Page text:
News / Science & Technology

Intel Leads With Conflict-Free Chips

Intel Outlook
Intel Outlook
George Putic
Manufacture of modern electronic components, such as computers and smart phones, requires rare minerals found in some of the world’s worst conflict areas.  Earlier this year, a major U.S. computer chip maker, Intel Corporation, announced that it has stopped buying minerals from the conflict zones and that its products are now “conflict free.”  

Gold, tantalum, tin and tungsten are often called ‘conflict minerals’ because they come from regions plagued by some of the world's worst violence.  One of them is Democratic Republic of the Congo, where the commodities’ high value is fueling fighting over the mineral rich areas.

Intel’s conflict-free program manager, Carolyn Duran, speaking via Skype, says it took several years to carefully build a new infrastructure to avoid inadvertently supporting the conflicts.

“We know where these minerals show up in our products, we know which suppliers provide us parts or components that have those in them, so we actually spent the first couple of years mapping the supply chain out to get to the smelter," said Duran.

Duran says Intel required the smelters to show the sourcing of the minerals so the corporation could be sure that they were 'conflict-free'.

But simply switching to suppliers from other parts of the world could hurt non-combatants in conflict zones, who depend on the jobs in the mines.  In order to minimize the effects of the loss of those jobs, Intel is also helping other humanitarian efforts in the Democratic Republic of the Congo.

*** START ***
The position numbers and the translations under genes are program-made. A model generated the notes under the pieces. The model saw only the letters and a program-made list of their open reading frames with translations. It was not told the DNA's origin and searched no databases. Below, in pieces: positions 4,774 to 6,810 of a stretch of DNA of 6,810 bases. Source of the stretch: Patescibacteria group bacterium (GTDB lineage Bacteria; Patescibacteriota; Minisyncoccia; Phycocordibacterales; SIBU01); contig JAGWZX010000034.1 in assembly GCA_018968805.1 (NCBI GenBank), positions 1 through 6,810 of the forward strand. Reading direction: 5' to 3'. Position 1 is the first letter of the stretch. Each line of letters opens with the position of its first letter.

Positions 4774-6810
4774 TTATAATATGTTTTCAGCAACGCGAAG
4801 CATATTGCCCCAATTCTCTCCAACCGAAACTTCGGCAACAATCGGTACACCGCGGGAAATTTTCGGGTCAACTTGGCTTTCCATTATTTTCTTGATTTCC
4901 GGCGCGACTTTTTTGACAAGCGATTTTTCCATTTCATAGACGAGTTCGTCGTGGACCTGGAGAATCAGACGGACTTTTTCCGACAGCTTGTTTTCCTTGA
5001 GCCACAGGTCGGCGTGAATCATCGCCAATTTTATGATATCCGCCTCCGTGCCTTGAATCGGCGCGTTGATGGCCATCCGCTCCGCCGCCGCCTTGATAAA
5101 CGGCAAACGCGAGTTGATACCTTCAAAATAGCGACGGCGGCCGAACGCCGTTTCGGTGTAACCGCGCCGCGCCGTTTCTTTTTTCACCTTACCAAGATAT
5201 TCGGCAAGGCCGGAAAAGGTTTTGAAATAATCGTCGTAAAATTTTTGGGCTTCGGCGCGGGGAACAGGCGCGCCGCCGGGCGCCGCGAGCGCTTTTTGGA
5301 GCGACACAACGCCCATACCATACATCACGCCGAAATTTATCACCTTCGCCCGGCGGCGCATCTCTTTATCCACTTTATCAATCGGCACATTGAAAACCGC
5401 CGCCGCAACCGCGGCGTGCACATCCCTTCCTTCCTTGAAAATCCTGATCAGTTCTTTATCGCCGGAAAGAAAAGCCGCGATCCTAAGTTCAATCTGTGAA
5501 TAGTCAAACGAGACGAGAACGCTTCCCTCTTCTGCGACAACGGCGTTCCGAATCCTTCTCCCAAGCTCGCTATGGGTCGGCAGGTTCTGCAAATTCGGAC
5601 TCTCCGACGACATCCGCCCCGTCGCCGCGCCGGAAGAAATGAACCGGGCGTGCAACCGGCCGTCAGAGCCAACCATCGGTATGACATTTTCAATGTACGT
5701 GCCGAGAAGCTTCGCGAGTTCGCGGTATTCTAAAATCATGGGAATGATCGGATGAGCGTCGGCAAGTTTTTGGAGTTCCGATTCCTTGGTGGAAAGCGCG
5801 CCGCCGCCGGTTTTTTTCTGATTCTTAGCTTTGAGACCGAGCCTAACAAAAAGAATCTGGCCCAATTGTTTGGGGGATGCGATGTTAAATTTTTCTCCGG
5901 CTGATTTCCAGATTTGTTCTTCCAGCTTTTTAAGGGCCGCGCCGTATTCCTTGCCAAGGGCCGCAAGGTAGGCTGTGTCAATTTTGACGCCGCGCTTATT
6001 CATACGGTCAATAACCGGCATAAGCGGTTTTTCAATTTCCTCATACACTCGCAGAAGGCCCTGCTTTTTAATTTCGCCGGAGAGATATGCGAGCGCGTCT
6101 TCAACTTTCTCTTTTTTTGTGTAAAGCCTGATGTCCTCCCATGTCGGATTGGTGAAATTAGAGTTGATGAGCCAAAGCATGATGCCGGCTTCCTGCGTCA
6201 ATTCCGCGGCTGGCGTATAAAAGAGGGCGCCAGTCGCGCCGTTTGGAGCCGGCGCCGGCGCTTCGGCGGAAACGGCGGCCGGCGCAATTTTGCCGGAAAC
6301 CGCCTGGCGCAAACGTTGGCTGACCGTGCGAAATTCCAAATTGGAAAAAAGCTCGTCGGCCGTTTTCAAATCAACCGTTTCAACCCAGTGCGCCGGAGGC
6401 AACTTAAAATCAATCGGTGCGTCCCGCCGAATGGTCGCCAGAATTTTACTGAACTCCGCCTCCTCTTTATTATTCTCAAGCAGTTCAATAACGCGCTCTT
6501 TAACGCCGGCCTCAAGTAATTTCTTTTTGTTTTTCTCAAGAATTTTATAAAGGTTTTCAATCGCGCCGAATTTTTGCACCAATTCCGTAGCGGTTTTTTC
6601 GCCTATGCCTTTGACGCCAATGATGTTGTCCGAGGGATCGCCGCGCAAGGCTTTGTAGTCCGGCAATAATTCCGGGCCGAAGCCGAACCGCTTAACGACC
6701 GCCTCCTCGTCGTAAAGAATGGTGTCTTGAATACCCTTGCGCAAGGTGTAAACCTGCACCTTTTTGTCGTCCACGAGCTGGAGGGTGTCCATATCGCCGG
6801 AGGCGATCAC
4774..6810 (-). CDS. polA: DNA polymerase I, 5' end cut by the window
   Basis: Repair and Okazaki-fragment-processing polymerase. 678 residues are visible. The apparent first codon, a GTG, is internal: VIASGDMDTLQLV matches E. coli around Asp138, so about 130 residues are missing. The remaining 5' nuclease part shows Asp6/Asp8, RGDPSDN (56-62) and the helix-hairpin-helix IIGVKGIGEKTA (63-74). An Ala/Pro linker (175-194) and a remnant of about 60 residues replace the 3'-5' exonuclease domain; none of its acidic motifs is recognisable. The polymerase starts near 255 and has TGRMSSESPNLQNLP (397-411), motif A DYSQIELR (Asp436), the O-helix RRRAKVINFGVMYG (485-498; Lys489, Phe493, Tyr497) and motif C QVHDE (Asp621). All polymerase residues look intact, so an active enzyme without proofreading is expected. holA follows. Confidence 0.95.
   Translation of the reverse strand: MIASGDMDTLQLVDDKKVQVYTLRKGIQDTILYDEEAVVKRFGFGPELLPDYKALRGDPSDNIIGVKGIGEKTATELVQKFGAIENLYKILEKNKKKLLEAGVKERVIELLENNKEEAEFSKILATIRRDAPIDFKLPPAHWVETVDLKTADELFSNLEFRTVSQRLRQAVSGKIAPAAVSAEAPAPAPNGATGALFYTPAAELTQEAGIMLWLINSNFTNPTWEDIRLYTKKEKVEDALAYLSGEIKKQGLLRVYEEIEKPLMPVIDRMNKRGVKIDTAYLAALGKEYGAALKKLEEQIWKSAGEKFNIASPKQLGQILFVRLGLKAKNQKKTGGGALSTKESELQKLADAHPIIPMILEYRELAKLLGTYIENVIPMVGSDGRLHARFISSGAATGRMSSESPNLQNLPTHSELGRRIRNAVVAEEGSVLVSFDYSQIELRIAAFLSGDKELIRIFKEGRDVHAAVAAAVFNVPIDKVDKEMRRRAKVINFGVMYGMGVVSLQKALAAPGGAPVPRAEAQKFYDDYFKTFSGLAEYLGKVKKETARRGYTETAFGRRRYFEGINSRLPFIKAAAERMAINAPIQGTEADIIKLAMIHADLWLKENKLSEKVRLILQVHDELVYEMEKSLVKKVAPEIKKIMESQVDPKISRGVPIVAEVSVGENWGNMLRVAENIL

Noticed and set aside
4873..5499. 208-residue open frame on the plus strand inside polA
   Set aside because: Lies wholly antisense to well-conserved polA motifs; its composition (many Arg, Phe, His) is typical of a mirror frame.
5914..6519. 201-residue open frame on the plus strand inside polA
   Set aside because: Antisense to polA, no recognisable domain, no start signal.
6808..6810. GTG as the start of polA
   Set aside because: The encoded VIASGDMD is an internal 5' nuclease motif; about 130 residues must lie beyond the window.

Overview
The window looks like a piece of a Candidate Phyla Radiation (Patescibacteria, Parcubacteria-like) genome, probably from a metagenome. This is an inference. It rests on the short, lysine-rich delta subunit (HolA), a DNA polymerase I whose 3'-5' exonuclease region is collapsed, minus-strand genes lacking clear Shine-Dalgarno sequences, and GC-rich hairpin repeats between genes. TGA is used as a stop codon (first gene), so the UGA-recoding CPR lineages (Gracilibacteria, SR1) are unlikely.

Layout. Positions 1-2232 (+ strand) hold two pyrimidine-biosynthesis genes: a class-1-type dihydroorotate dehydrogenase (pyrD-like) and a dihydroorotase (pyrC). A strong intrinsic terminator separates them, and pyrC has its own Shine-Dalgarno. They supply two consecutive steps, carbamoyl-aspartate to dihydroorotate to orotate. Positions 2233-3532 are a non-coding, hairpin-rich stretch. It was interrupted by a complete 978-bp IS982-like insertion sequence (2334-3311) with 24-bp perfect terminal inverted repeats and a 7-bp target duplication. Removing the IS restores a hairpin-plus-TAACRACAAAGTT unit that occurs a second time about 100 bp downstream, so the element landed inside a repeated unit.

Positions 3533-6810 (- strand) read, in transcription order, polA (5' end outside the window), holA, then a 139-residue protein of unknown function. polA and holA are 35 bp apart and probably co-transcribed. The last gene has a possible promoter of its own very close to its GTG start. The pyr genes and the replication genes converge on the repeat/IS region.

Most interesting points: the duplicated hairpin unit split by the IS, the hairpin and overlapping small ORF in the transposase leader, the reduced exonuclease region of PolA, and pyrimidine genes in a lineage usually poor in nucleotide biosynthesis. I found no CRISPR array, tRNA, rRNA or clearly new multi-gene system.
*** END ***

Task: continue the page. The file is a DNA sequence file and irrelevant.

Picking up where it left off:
“We do support in-region programs, which helps provide a source of livelihood for those that are legitimate miners in the region, and we are investigating other opportunities to see from a broader corporate social responsibility if there is more that we can do in the region," she said.

But other high-tech manufacturers continue to buy from conflict zones. Duran says she hopes Intel’s initiative prompts them to reconsider their sources.

“Our hope is, as we become more public on it, and demonstrate that this can be done, that others would do the same thing, that they would look through their supply chains and ensure that they know the source of the origin of the minerals and materials they use, too," said Duran.

Although Intel has invested time and resources in this initiative, Duran says consumers will not see any increase in the prices of Intel's chips.

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